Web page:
Some simple Mac questions

Started Jun 21, 2013 | Discussions thread
Tom_N
Veteran MemberPosts: 7,905
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Re: Some simple Mac questions
In reply to MikeFromMesa, Jun 21, 2013

MikeFromMesa wrote:

1) Does the Mac need special formatting for external usb drives? Or can it read/write to those drives I have formatted for NTFS?

Out of the box, Mac OS X can read NTFS volumes, but cannot format volumes as NTFS, or write to NTFS volumes.  Out of the box, Windows cannot understand HFS+ (Mac filesystem) volumes at all.

Both can read and write to FAT32 volumes and to exFAT volumes.  Some versions of Windows are not able to format FAT32 volumes larger than 32 GB, although they can use larger volumes created by Mac OS X or by third-party Windows disk utility tools.

There are third-party NTFS drivers (for Mac OS X) and third-party HFS+ drivers (for Windows) that you can get to overcome the native limitations.

2) Can I download Mac versions of software to my PC now, stick them on a flash drive and then copy them to the Mac when it arrives? Or will the software need to be downloaded directly to the Mac? I suppose this is a variant of the first question.

It depends on where the software is being made available.  If you are talking about an application that is only available in the Mac App Store (the way Apple prefers to sell software these days), you will need a Mac for the initial download since the Mac App "storefront" is a Mac application.  For a package like iTunes (available on Apple's Web site), or Lightroom (available on Adobe's Web site), you could download the file to a PC and then transfer it to a Mac.

3) How would I copy stuff from dvds to the Mac since the iMac does not have a dvd reader? Can I create an iso file on the PC and put that on a flash drive? Is there some special software that I would need for the Mac to understand an iso file format from the PC if copied to a flash drive? Or is there some special Mac/Windows app that I would need to use? Or do I just need to copy the dvd contents, as folders and files, to some cloud storage and then download it?

a. Get an external DVD or DVD/BluRay drive.  I believe that the Apple USB SuperDrive (introduced to support the MacBook Air) is widely available (e.g. at Best Buy) and should work on your iMac.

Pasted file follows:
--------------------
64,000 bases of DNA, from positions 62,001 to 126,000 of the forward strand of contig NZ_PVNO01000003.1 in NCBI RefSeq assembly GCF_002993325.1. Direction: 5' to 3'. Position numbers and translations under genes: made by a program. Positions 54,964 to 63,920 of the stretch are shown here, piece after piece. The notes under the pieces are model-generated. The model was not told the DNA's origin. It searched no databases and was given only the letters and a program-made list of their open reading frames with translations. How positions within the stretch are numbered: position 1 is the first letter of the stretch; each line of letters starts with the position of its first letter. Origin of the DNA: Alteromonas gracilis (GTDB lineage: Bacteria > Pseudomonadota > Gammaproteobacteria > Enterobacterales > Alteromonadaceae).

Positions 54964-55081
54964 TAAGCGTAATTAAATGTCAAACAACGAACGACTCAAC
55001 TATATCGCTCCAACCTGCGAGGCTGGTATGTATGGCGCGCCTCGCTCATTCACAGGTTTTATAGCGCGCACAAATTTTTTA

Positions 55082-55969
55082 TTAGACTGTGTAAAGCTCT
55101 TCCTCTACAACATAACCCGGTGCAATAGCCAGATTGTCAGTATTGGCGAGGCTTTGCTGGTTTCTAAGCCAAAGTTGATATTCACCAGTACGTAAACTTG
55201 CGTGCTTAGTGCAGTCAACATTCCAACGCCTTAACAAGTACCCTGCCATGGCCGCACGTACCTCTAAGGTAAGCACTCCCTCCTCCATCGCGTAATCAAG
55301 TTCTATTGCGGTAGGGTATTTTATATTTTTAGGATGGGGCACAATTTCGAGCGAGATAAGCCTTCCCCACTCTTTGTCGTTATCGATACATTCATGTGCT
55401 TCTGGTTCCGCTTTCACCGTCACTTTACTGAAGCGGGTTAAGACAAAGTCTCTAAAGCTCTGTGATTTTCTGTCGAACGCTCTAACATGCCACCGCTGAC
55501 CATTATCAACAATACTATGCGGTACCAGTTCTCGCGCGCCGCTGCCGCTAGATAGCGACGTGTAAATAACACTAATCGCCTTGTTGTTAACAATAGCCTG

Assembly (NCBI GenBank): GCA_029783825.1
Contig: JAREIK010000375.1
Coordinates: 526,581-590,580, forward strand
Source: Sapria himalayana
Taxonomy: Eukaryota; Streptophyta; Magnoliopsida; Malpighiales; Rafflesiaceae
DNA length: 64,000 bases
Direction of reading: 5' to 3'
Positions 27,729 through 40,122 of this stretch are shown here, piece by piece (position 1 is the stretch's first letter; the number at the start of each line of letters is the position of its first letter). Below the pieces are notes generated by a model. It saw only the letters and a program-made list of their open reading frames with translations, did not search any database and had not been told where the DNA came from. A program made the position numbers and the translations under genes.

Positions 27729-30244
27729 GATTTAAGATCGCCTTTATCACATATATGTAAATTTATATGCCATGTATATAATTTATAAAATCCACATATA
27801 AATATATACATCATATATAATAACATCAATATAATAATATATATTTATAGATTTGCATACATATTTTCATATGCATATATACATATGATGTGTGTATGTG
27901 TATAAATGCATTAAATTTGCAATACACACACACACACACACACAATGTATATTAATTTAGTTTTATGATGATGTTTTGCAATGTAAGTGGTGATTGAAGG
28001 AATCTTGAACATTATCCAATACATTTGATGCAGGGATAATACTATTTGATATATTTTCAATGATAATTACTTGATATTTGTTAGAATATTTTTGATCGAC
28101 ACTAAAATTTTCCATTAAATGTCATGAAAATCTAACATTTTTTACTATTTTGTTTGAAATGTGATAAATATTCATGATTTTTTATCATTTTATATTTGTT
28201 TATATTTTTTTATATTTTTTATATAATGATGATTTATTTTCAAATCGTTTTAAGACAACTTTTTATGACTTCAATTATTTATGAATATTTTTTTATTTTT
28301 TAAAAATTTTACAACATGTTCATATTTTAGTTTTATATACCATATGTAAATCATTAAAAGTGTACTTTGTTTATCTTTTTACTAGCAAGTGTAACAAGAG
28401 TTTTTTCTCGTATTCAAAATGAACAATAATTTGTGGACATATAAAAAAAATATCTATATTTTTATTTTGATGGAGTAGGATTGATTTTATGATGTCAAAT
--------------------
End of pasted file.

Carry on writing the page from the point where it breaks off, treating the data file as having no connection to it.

b. Make a machine that has a DVD drive share its drive with the Mac, over your home network.  I forget if Apple advertised this as a Mac-to-Mac thing or if the Mac can also "borrow" use of a PC's DVD drive.

c. Do some workaround with transferring files by USB stick, hard disk, network, etc.

4) Is there any way to connect the PC and the Mac on my home network so that I could transfer files between them?

Yes.  Assuming that you already have broadband Internet service, a router with at least one unused local LAN port, and possibly also WiFi support, there are two ways you can go about it:

a. Wired Ethernet connection from the iMac's Gigabit Ethernet port to a free router LAN port.  This won't buy you faster Internet access speed (your broadband provider is the bottleneck there), but may provide faster file transfers within your home, if you don't mind the wiring.

b. WiFi connection to the WiFi access point / router.

You'll need to do the same sort of network configuration (or auto-configuration) as for a PC.  Then once you have basic connectivity going, you can turn on file sharing service on one or the other.

5) Thunderbolt is supposed to be twice as fast as usb 3.0. Is that a real differnece? Or are they actually so close in practice that I should just stick with usb 3.0? Thunderbolt drives are very expensive.

For single mechanical drives, stick with USB 3.0.  If the drive is the bottleneck, why pay extra for Thunderbolt controllers and for active cables?

Where Thunderbolt is most useful is for adding displays, attaching very-high-speed storage (SSDs, RAIDs), and for doing types of expansion that are hard or impossible with USB 3.0.  (The built-in dock on the Thunderbolt Display is an example of the latter.  That feature is possible because the data side of Thunderbolt is more like a "narrow" PCI-E expansion slot, than like a "fast" USB port.)

Thanks. I think this change-ver is going to take a lot of my time, but I also think it is going to be a lot of fun.

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